Baboons (20): CR ½; SZ M Animal; HD 1d8+1; hp 6; Init +2; Spd 40 ft., climb 30 ft.; AC 13; Atk +2 melee (1d6+3, bite); SQ scent; AL N; SV Fort +3, Ref +4, Will +1; Str 15, Dex 14, Con 12, Int 2, Wis 12, Cha 4. Skills: Climb +13, Listen +5, Spot +5. Dire Bats (8): CR 2; SZ L Animal; HD 4d8+12; hp 30; Init +6 (Dex); Spd 20 ft., fly 40 ft. (good); AC 20 (-1 size, +6 Dex, +5 natural); Atk +5 melee (1d8+4, bite); Face 10 ft. x 5 ft.; SQ blindsight; AL N; SV Fort +7, Ref +6, Will +6; Str 17, Dex 22, Con 17, Int 2, Wis 14, Cha 6. Skills: Listen +12, Move Silently +12, Spot +12. Dire bats receive a +4 racial bonus to Spot and Listen checks, which are lost if Blindsight is negated. Medium-Sized Monstrous Scorpions (6): CR 1; SZ M Vermin; HD 2d8+4; hp 18; Init +0; Spd 40 ft.; AC 14; Atk +2 melee (1d4+1 [x2], claws), -3 melee (1d4, sting plus poison); SA improved grab, squeeze, poison (DC 15, 1d4 Str/1d4 Str); SQ vermin; AL N; SV Fort +5, Ref +0, Will +0; Str 13, Dex 10, Con 14, Int —, Wis 10, Cha 2. Skills: Climb +8, Hide +8, Spot +7.

Ambush!
Finally, as the party draws within two miles of the entrance to the Valley of the Temple, they encounter Felzinath’aa, a mature adult blue dragon who ambushes the party from beneath the sand. The dragon was told by agents of Orcus of the coming of the party. He has eaten several paladins questing for Karith’s sword. If the PCs do not defeat Felzinath’aa, he ambushes them again on any return trip to the Pit. He does not disturb them if they are returning from the Pit with the unholy sword, though he does try to stop them if they are returning to the Pit to destroy the unholy sword. Felzinath’aa, the Mature Adult Blue Dragon: CR 15; H Dragon [Earth, Evil] (30 ft. long, 16 ft. tall); HD 24d12+120; hp 312; Init +4 (Improved Initiative); Spd 40 ft., fly 150 ft. (poor), burrow 20 ft.; AC 31 (-2 size, +23 natural); Atk +32 melee (2d8+9, bite) and +26 melee (2d6+4 [x2], claws) and +26 melee (1d8+4 [x2], wings) and +26 melee (2d6+13, tail slap); Face/ Reach 10 ft. x 20 ft./10 ft.; SA breath weapon, frightful presence (DC 25), arcane spells (including cleric spells from air, evil and law); SQ dragon immunities, spell resistance (SR 22), damage resistance (10/+1), electricity immunity, create/destroy water, sound imitation, ventriloquism, blindsight, keen senses; AL LE; SV Fort +19, Ref +14, Will +17; Str 29, Dex 10, Con 21, Int 16, Wis 17, Cha 16.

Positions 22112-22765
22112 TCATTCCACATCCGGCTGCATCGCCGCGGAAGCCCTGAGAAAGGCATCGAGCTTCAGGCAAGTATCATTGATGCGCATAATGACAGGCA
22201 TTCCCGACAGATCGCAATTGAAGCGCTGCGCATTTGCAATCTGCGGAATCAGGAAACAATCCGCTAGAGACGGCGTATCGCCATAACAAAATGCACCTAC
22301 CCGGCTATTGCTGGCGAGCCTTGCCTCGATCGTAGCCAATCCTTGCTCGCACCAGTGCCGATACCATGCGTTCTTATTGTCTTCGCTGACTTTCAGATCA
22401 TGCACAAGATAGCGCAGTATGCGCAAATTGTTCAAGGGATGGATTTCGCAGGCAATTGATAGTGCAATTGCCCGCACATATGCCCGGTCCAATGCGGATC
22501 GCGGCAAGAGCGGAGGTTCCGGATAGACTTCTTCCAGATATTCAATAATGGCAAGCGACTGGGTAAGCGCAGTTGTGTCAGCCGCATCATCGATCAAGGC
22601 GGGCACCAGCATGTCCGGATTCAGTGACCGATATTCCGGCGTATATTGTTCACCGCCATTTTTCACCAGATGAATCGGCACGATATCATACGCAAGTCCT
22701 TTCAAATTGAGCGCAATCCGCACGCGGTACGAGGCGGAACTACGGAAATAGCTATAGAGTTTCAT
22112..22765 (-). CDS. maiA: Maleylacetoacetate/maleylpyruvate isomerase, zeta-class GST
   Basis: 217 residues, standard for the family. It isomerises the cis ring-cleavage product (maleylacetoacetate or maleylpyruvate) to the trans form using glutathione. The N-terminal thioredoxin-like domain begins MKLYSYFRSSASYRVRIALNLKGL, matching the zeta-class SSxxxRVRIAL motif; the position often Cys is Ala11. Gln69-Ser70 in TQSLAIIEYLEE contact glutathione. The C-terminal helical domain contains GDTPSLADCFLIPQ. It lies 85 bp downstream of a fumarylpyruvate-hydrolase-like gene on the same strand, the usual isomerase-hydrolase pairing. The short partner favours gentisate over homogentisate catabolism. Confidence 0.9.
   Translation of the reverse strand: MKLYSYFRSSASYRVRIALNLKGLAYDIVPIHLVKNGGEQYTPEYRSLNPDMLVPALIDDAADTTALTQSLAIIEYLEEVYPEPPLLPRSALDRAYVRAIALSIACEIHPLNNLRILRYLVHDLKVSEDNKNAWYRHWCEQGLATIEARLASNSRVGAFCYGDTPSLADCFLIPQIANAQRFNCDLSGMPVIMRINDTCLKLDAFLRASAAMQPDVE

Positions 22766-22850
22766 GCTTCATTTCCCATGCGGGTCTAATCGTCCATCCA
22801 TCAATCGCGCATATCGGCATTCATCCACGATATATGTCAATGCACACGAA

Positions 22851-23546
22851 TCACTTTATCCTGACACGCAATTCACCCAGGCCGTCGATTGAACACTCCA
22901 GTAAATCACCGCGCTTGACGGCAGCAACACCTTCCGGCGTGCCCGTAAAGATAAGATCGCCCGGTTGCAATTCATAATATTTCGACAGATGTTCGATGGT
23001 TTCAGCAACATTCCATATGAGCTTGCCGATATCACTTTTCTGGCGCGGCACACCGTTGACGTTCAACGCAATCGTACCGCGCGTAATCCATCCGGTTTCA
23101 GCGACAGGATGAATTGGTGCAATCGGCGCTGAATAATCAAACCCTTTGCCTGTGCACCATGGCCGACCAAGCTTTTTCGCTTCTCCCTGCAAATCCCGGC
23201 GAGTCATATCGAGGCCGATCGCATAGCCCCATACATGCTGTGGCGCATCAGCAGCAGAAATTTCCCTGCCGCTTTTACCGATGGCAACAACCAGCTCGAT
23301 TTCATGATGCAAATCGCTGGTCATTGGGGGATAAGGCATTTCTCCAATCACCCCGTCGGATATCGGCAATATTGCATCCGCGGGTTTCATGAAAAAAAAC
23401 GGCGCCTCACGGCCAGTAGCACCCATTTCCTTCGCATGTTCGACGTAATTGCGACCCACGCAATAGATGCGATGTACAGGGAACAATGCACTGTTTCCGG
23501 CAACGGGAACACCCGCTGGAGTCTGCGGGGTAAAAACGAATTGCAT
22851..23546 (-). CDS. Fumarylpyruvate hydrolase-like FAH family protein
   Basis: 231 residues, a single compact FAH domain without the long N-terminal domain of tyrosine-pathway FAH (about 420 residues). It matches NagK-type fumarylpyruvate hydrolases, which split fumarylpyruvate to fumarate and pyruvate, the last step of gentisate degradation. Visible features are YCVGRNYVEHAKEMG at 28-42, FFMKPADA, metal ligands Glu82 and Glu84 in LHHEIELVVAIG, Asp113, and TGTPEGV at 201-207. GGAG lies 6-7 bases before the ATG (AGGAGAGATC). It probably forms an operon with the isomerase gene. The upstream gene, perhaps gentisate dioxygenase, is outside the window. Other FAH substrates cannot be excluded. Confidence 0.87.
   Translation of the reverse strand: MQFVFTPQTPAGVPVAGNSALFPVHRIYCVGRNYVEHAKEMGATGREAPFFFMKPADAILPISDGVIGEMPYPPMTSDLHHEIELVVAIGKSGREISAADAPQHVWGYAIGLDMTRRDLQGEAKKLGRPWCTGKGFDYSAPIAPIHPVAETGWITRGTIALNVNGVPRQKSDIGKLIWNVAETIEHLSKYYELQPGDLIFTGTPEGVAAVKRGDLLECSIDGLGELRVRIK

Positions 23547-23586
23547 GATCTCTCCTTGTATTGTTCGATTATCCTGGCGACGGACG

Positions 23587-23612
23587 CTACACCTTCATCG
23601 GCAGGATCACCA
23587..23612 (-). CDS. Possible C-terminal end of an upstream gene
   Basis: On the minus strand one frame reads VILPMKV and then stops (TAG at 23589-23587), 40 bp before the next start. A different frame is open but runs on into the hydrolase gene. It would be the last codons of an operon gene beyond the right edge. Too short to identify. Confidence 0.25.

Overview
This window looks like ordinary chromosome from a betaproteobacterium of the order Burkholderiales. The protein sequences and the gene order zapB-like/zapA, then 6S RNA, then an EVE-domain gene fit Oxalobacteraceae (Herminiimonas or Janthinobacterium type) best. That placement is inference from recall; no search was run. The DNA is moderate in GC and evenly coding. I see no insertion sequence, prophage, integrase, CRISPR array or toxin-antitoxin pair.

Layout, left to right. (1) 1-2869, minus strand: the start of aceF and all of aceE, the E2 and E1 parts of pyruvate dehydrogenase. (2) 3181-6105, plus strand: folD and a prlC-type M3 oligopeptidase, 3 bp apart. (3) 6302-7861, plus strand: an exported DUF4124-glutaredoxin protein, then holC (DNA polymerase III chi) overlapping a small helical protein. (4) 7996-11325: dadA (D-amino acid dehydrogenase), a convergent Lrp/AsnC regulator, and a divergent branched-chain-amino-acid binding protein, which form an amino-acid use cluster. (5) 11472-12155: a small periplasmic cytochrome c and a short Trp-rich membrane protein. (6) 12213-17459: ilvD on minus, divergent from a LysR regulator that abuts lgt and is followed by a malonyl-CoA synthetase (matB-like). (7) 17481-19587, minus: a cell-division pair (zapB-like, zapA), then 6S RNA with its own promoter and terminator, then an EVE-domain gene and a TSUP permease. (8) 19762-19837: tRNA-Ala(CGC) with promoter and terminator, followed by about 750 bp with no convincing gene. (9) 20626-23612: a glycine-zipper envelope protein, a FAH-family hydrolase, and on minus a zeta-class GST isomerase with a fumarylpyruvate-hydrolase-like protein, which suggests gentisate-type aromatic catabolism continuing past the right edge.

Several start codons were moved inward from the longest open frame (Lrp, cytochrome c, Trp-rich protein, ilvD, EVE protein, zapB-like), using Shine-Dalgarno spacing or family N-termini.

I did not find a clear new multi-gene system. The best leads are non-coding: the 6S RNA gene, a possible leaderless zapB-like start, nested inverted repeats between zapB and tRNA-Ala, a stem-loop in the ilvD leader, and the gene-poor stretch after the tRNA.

The Desert
Having overcome the above encounters, the PCs reach the edge of the desert. They must then travel an additional 60 miles through the desert until they reach the Valley of the Temple—a special part of the desert itself. In the desert, the PCs have several lesser encounters, including: a pack of baboons, a swarm of dire bats and some monstrous scorpions. The PCs may encounter these scorpions on several occasions, particularly at night after they make camp. These desert encounters are but a prelude to the encounter with Felzinath’aa, detailed below.